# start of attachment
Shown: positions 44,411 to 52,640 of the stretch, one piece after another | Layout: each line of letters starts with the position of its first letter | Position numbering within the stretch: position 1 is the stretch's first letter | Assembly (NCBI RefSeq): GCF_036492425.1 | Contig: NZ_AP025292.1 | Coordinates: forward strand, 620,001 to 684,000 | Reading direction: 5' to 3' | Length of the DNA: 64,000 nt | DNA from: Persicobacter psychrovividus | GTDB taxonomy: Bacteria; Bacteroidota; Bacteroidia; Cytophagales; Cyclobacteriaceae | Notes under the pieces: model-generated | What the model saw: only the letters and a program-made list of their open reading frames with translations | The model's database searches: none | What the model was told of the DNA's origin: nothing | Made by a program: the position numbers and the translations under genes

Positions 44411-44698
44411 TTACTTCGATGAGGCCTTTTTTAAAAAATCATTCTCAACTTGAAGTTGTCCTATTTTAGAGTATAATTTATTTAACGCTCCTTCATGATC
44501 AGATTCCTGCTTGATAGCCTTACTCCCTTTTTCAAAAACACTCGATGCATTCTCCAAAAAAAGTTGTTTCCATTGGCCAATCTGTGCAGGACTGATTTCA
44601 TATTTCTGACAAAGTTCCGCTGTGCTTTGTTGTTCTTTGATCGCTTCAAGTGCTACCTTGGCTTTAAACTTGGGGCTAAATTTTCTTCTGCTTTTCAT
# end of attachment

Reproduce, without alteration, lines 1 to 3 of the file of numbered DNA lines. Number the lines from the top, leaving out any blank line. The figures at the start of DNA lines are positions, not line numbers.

Shown: positions 44,411 to 52,640 of the stretch, one piece after another | Layout: each line of letters starts with the position of its first letter | Position numbering within the stretch: position 1 is the stretch's first letter | Assembly (NCBI RefSeq): GCF_036492425.1 | Contig: NZ_AP025292.1 | Coordinates: forward strand, 620,001 to 684,000 | Reading direction: 5' to 3' | Length of the DNA: 64,000 nt | DNA from: Persicobacter psychrovividus | GTDB taxonomy: Bacteria; Bacteroidota; Bacteroidia; Cytophagales; Cyclobacteriaceae | Notes under the pieces: model-generated | What the model saw: only the letters and a program-made list of their open reading frames with translations | The model's database searches: none | What the model was told of the DNA's origin: nothing | Made by a program: the position numbers and the translations under genes

Positions 44411-44698
44411 TTACTTCGATGAGGCCTTTTTTAAAAAATCATTCTCAACTTGAAGTTGTCCTATTTTAGAGTATAATTTATTTAACGCTCCTTCATGATC